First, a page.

Countries reached a deal aimed at staving off dangerous climate change at the COP26 summit in Glasgow.
The Glasgow Climate Pact is the first ever climate deal to explicitly plan to reduce coal, the worst fossil fuel for greenhouse gases.
The pact also presses for more urgent emission cuts and promises more money for developing countries – to help them adapt to climate impacts.
However, the pledges don’t go far enough to limit temperature rise to 1.5C.
A commitment to phase out coal that was included in earlier negotiation drafts led to a dramatic finish after India led opposition to it.
India’s climate minister Bhupender Yadav asked how developing countries could promise to phase out coal and fossil fuel subsidies when they “have still to deal with their development agendas and poverty eradication”.
In the end, countries agreed to “phase down” rather than “phase out” coal, amid expressions of disappointment by some. COP26 President Alok Sharma said he was “deeply sorry” for how events had unfolded.
Alok Sharma fought back tears as he told delegates that it was vital to protect the agreement as a whole.
As part of the agreement, countries will meet next year to pledge further major carbon cuts with the aim of reaching the 1.5C goal. Current pledges, if fulfilled, will only limit global warming to about 2.4C.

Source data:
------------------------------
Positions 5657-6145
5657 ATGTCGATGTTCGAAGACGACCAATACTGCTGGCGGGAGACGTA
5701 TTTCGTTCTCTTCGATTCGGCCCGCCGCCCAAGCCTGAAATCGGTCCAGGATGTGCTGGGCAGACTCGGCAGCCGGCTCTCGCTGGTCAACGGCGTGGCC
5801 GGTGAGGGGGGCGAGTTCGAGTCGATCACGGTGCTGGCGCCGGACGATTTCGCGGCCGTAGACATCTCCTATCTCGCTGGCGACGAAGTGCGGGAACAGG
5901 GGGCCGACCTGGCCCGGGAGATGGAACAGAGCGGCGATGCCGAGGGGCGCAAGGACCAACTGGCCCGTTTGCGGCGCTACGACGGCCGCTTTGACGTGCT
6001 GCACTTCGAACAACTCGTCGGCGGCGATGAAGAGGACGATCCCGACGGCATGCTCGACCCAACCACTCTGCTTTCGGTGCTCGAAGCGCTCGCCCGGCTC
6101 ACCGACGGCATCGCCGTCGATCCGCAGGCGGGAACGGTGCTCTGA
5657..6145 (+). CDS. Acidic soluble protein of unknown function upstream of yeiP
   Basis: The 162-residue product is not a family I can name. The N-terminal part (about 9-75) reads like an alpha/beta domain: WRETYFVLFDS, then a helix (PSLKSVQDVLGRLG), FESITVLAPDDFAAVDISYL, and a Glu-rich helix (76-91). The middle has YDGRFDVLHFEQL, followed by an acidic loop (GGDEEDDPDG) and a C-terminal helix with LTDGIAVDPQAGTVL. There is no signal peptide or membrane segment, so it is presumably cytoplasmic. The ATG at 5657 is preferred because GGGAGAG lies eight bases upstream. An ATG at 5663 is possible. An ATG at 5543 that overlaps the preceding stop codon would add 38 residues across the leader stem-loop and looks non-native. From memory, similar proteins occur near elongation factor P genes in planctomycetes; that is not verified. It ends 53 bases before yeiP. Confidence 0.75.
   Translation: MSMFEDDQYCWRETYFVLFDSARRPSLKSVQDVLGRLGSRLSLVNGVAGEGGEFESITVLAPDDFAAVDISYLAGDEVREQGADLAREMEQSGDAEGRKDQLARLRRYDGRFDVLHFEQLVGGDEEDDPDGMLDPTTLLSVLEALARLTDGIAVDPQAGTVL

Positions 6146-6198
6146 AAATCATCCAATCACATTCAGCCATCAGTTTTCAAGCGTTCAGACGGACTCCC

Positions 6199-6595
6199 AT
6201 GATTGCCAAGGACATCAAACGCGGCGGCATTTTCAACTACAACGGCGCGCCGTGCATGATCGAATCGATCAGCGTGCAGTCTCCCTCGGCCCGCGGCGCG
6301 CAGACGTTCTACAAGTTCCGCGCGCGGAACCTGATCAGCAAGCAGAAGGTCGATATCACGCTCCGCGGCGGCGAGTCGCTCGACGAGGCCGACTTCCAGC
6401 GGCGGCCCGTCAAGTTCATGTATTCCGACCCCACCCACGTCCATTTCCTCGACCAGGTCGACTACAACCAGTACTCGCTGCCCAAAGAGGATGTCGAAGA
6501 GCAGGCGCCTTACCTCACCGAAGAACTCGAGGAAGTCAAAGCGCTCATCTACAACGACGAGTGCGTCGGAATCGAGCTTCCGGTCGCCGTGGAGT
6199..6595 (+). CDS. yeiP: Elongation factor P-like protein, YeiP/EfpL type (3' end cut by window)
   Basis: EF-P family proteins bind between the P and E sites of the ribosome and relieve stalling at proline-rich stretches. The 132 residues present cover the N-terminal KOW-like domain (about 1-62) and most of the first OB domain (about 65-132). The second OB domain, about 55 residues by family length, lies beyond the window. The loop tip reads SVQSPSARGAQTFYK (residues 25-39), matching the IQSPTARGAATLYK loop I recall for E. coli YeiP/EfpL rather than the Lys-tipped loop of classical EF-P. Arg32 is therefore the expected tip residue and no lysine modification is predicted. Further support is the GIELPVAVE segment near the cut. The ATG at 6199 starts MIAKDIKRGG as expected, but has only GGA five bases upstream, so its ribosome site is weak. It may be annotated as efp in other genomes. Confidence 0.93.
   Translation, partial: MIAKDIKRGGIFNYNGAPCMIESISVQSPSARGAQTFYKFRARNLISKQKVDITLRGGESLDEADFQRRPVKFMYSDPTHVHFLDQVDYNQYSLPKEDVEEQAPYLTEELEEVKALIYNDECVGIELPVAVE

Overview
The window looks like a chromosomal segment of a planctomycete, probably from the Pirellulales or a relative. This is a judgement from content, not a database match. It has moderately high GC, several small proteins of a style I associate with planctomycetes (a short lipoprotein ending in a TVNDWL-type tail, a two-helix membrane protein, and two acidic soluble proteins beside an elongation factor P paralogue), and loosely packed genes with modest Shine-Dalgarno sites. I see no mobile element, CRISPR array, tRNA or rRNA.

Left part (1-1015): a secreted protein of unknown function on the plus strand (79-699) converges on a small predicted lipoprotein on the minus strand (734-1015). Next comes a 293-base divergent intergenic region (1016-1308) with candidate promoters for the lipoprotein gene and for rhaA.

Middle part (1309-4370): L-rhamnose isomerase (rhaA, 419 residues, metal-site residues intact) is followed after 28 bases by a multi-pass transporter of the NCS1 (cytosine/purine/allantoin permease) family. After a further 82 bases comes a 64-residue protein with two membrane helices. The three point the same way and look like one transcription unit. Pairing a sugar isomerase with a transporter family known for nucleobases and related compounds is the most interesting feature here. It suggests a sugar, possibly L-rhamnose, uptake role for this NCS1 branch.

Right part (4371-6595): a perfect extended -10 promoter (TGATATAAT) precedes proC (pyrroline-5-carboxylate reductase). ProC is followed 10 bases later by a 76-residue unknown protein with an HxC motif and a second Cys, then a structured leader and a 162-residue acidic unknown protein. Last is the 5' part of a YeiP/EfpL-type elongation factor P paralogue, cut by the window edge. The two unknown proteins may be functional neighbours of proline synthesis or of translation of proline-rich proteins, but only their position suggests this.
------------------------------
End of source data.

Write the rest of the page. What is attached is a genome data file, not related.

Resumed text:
If global temperatures rise by more than 1.5C, scientists say the Earth is likely to experience severe effects such as millions more people being exposed to extreme heat.
Despite the weakening of language around coal, some observers will still see the deal as a victory, underlining that it is the first time coal is explicitly mentioned in UN documents of this type.
Coal is responsible for about 40% of annual CO2 emissions, making it central in efforts to keep within the 1.5C target. To meet this goal, agreed in Paris in 2015, global emissions need to be reduced by 45% by 2030 and to nearly zero by mid-century.
Finance was a contentious issue during the conference. A pledge by developed nations to provide $100 billion per year to emerging economies, made in 2009, was supposed to have been delivered by 2020. However, the date was missed.
It was designed to help developing nations adapt to climate effects and make the transition to clean energy. In an effort to mollify delegates, Alok Sharma said around $500 billion would be mobilized by 2025.
Main achievements of the Glasgow Climate Pact:
- Re-visiting emissions-cutting plans next year to try to keep 1.5C target reachable
- The first ever inclusion of a commitment to limit coal use
- Increased financial help for developing countries